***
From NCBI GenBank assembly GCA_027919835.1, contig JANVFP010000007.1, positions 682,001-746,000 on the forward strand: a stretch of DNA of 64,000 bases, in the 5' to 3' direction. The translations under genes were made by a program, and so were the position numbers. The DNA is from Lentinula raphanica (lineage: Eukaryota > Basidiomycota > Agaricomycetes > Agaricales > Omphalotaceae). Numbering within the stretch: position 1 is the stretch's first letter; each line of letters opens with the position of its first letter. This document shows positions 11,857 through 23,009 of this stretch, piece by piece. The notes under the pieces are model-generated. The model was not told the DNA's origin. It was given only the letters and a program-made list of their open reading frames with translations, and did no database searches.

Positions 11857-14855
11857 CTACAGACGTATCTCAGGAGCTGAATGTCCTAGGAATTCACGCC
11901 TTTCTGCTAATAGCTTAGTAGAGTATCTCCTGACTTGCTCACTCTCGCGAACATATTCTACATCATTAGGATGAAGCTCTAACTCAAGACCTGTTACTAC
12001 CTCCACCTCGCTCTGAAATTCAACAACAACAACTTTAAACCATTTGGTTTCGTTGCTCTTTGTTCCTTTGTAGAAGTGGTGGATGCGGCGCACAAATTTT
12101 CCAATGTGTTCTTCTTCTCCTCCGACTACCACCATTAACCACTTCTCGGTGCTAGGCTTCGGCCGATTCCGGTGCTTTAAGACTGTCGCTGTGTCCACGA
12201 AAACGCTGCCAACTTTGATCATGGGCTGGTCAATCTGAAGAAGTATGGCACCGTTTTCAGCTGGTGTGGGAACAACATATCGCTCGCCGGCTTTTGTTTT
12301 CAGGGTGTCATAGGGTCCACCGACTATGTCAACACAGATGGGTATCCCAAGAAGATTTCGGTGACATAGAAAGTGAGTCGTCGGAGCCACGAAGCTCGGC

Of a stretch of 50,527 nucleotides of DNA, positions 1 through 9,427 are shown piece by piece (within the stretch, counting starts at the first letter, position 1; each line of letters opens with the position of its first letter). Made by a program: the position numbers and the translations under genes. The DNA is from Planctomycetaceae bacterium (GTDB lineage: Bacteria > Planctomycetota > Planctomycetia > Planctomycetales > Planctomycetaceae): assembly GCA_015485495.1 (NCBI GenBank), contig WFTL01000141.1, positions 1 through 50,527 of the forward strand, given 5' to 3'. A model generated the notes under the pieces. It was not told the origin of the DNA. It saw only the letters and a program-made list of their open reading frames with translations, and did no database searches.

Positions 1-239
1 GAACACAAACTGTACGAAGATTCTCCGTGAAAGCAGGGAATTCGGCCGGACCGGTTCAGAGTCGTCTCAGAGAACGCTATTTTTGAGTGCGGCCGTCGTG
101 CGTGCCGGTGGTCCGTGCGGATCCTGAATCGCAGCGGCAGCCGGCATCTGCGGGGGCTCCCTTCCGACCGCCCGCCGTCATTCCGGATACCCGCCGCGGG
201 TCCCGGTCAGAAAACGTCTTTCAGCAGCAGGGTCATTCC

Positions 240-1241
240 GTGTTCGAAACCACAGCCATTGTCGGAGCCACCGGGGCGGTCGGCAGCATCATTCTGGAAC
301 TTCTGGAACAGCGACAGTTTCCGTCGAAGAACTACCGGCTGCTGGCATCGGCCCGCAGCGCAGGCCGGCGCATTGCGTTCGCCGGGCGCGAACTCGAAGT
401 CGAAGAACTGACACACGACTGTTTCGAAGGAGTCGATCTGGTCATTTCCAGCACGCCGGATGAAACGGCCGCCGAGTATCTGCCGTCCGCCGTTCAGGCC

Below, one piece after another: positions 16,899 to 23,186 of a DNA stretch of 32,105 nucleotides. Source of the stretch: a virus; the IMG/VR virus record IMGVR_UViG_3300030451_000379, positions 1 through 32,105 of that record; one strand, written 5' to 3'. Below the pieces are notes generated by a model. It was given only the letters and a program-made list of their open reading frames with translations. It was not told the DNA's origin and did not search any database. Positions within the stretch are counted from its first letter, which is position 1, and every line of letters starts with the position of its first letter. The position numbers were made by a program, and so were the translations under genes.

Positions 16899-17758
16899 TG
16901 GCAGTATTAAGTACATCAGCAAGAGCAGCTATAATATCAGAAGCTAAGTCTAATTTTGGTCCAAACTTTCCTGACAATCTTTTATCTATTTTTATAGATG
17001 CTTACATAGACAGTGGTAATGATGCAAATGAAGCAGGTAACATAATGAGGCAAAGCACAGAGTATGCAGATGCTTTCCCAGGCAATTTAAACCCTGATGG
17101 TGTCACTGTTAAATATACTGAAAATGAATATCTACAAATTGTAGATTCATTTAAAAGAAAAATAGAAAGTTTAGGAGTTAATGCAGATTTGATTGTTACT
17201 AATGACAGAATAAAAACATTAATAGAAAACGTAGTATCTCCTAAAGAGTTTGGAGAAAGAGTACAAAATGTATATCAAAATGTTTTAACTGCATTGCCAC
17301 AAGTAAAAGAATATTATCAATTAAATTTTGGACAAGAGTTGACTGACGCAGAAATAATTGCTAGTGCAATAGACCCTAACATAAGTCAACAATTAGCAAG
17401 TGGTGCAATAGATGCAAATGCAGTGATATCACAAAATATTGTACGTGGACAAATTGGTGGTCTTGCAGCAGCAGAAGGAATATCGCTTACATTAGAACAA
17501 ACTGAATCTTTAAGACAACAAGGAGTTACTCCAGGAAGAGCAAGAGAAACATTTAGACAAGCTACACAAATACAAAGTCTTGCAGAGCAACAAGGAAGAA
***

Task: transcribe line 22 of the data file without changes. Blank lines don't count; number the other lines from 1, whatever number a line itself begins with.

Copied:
17001 CTTACATAGACAGTGGTAATGATGCAAATGAAGCAGGTAACATAATGAGGCAAAGCACAGAGTATGCAGATGCTTTCCCAGGCAATTTAAACCCTGATGG